Thailand’s flood preparations are in full swing, but in Ayutthaya province, not everyone feels they are going to help.
Eleven industrial estates in central Thailand’s flood-prone zone are building hundreds of kilometres of dikes.
Last year’s record-breaking water levels meant the worst flooding in half a century.
It was one of the top ten costliest natural disasters in history, disrupting global supply chains of electronics and auto parts.
The Thai government is footing most of the bill for the construction of the floodwalls for the industrial estates and no one knows for sure how bad the situation will be this year.
A group of farmers filed a lawsuit to stop construction of the wall, saying no environmental impact study was done before starting.
They said the structure will make their situation much worse even with minimal floods.
Kalaya Juprang, Ayutthaya resident, protest leader, said: “We haven’t been treated fairly by the government. They’ve provided financial support to the industrial park to build this floodwall, but never mentioned how farmers will be helped or compensated in case flood waters damage rice fields instead of factories.”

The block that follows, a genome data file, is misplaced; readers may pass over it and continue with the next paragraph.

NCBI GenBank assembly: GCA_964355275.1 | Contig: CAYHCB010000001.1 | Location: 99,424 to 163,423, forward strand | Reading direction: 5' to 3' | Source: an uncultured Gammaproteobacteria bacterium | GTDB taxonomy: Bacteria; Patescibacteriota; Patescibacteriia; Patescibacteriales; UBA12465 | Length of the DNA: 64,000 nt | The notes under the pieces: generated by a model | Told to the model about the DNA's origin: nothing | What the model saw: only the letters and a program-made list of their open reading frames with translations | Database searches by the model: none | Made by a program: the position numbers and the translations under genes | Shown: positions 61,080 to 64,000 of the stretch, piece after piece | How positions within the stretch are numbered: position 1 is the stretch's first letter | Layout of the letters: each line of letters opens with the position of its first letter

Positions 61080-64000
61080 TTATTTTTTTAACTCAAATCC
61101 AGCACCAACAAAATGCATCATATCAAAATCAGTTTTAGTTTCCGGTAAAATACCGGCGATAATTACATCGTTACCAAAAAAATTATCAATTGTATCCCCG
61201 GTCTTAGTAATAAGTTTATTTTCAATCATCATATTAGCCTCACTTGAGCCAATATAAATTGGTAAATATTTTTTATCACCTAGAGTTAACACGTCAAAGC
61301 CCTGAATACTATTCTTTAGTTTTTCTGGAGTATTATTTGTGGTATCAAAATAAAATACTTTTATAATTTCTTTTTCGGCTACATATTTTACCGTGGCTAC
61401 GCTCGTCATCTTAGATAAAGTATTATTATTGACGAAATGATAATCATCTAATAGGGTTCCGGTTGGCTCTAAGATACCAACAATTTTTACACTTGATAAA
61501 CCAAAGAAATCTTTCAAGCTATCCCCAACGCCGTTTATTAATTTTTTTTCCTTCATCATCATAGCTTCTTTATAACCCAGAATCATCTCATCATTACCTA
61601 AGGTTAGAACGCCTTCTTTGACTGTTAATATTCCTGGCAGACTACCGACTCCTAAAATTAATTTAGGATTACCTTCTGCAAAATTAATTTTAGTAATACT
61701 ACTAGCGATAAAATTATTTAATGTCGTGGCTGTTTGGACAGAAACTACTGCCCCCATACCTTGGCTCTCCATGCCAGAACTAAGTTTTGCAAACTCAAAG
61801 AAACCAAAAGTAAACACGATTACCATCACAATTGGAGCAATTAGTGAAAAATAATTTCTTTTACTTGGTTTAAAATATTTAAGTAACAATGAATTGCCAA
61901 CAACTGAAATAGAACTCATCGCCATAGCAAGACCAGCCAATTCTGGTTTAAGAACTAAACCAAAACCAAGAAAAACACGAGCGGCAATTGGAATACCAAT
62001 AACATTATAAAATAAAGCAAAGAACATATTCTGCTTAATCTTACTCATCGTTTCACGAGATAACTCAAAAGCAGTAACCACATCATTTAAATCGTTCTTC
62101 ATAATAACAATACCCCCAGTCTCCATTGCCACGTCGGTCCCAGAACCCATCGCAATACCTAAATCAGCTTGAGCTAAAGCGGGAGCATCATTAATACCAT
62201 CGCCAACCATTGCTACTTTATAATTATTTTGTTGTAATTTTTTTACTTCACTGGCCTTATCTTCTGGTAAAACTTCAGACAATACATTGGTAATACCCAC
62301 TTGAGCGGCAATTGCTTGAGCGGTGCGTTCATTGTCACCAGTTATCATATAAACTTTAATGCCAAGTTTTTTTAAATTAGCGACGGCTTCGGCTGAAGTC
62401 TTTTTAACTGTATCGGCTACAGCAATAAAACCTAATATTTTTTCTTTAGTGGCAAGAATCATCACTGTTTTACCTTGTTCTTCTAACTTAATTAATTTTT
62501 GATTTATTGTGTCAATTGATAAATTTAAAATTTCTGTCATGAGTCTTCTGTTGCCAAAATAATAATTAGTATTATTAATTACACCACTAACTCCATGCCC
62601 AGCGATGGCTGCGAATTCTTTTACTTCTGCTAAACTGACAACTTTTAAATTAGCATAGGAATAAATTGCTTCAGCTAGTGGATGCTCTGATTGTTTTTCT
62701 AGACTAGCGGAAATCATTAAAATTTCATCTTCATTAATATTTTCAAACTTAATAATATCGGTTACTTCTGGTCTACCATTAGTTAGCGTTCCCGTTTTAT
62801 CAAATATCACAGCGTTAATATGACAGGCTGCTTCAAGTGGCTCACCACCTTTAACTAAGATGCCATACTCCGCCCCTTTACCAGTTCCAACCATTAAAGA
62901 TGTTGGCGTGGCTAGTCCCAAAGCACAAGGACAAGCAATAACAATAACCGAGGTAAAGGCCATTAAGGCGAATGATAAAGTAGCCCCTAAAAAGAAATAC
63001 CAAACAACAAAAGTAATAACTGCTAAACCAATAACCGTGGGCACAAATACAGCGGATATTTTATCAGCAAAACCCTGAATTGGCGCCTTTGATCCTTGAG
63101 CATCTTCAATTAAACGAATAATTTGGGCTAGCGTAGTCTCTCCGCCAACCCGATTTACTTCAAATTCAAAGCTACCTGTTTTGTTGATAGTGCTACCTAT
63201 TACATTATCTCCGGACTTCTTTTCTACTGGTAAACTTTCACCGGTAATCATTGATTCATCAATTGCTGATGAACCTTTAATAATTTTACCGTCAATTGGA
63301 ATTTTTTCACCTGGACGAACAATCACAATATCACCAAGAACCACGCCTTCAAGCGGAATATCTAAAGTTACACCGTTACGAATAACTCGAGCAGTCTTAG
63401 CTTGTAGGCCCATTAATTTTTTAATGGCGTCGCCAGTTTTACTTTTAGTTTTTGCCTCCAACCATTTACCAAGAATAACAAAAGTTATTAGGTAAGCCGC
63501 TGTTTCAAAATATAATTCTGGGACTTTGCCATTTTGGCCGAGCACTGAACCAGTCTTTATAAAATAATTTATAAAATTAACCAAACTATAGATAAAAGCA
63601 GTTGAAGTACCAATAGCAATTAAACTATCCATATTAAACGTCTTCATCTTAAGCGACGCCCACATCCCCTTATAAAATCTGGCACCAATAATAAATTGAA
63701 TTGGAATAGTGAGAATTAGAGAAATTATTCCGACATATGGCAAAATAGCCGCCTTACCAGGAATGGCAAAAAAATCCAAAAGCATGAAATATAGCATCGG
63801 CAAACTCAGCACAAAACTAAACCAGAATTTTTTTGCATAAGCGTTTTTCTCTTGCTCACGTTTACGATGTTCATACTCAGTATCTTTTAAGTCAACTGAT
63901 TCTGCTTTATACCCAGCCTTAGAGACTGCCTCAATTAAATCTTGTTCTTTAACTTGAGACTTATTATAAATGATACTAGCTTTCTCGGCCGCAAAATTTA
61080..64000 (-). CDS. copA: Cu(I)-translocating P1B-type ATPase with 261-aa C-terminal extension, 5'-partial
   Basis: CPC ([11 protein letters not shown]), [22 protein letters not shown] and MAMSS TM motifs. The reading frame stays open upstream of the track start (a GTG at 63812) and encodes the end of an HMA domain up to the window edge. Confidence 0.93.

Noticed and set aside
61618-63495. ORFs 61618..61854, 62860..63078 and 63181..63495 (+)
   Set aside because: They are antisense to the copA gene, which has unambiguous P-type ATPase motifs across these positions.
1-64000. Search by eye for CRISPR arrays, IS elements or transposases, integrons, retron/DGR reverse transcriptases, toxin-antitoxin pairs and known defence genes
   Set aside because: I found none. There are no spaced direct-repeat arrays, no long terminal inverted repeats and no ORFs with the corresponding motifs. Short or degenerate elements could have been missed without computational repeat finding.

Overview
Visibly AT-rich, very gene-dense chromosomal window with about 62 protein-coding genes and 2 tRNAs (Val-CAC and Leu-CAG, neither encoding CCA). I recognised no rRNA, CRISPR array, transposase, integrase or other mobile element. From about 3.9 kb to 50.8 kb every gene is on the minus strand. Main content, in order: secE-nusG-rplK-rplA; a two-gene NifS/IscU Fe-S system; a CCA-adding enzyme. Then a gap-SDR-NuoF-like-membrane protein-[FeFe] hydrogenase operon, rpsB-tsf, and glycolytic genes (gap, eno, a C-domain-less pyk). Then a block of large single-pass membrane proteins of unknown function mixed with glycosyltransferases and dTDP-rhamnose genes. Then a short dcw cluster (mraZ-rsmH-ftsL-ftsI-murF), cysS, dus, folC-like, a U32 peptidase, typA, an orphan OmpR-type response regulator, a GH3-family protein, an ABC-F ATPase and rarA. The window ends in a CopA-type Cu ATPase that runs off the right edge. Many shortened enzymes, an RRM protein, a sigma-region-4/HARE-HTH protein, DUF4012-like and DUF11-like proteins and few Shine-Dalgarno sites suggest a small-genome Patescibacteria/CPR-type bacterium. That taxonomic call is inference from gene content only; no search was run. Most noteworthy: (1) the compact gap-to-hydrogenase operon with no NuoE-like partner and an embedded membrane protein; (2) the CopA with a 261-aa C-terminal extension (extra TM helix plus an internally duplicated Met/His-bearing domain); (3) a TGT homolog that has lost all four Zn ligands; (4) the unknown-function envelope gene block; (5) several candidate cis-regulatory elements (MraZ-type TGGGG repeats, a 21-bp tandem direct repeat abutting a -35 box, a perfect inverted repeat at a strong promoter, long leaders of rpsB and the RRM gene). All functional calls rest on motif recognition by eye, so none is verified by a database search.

Although the government does provide compensation, loopholes have prevented some from getting their share.
Thawatchai Kongsuwan, a farmer, said: “The floods came too fast and the water level was too high for me to save my farm equipment. Everything was damaged, but I didn’t get any help from the government. They said only farmers who had already planted rice seeds (which were damaged by the floods) would get help.”
But if factories flood once again, companies are likely to move production elsewhere, and insurance companies could refuse to cover flooding.
The industrial estates are vital for the local economies.
For Wandee Musikrit, an apartment complex owner, her income has dropped by 40 per cent since last year.
She rented almost exclusively to factory workers who have since left.
“Damage to factories is greater than damage to farms. The government will compensate farmers, so they shouldn’t worry about it. Some farmers didn’t understand and received less compensation than they thought they should. So they tried to negotiate and opposed the floodwall construction. But they are only a small group of people,” she said.
As the monsoon season begins in the kingdom, worry is what everyone here has in common.